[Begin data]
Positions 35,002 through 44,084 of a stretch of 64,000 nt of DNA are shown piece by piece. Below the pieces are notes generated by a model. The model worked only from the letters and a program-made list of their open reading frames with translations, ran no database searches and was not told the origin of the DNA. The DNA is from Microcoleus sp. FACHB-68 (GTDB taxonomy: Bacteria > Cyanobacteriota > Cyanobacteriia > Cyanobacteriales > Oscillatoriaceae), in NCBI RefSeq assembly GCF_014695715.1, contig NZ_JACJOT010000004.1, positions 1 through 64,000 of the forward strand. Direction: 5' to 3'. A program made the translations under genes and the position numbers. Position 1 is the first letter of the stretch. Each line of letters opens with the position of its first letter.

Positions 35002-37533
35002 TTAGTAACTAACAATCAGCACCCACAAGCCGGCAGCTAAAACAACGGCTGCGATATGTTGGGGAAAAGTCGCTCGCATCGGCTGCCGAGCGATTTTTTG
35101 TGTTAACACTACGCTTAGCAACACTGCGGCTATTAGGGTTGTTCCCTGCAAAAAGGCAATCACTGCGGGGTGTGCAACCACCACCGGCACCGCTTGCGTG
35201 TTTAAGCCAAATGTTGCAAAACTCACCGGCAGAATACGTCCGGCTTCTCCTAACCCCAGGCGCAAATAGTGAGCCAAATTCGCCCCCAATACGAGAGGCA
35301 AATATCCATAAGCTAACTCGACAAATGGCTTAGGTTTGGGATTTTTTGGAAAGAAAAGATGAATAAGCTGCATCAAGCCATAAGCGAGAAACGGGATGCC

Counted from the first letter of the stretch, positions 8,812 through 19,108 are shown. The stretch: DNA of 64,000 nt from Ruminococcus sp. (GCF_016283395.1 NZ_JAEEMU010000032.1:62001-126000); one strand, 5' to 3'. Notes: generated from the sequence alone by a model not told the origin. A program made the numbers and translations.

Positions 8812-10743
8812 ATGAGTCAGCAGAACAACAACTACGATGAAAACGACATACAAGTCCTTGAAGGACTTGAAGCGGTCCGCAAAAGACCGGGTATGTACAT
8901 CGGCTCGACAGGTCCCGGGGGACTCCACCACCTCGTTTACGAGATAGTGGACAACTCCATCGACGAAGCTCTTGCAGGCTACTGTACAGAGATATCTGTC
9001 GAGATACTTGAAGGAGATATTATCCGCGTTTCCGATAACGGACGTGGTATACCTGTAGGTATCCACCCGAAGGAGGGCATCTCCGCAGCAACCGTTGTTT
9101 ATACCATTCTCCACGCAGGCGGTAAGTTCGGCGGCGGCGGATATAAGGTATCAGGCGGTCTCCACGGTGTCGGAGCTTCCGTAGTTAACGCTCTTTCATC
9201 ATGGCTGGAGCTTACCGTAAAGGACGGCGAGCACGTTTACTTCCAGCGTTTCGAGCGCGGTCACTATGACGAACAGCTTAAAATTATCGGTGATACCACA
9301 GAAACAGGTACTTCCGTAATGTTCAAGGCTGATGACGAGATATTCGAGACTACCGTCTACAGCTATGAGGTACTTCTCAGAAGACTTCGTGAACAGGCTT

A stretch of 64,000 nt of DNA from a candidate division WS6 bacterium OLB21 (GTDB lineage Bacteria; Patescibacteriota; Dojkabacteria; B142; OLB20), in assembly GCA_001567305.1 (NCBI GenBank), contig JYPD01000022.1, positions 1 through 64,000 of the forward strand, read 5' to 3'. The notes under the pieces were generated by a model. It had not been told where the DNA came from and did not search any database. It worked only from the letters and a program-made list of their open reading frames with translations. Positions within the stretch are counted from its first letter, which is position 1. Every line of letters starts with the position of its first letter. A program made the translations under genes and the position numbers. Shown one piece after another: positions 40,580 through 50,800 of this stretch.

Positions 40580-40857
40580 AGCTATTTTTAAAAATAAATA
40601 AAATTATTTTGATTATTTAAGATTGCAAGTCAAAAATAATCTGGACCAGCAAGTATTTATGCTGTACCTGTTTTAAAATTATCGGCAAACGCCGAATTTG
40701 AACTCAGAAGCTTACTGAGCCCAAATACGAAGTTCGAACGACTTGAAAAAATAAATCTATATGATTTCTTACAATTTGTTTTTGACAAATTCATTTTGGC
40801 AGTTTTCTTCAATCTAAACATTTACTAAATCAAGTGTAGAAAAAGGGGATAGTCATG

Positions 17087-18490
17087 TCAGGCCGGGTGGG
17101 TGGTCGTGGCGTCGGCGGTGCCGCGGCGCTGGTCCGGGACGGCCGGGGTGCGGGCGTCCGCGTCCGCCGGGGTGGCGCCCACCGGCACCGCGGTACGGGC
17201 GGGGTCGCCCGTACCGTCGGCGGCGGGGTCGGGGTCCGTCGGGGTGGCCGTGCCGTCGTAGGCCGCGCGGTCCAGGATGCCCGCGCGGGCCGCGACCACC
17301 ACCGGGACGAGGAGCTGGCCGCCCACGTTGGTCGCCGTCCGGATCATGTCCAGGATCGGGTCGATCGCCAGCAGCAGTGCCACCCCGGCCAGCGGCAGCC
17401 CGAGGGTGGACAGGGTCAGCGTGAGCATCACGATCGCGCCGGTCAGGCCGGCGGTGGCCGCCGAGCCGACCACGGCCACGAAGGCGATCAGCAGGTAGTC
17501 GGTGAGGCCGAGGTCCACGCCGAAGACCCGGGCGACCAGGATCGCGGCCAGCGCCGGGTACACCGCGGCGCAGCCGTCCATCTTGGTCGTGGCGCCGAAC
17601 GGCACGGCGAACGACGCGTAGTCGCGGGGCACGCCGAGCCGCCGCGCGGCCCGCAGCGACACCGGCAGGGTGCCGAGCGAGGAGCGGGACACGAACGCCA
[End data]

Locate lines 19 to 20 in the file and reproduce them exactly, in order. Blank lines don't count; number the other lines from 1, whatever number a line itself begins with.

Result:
40701 AACTCAGAAGCTTACTGAGCCCAAATACGAAGTTCGAACGACTTGAAAAAATAAATCTATATGATTTCTTACAATTTGTTTTTGACAAATTCATTTTGGC
40801 AGTTTTCTTCAATCTAAACATTTACTAAATCAAGTGTAGAAAAAGGGGATAGTCATG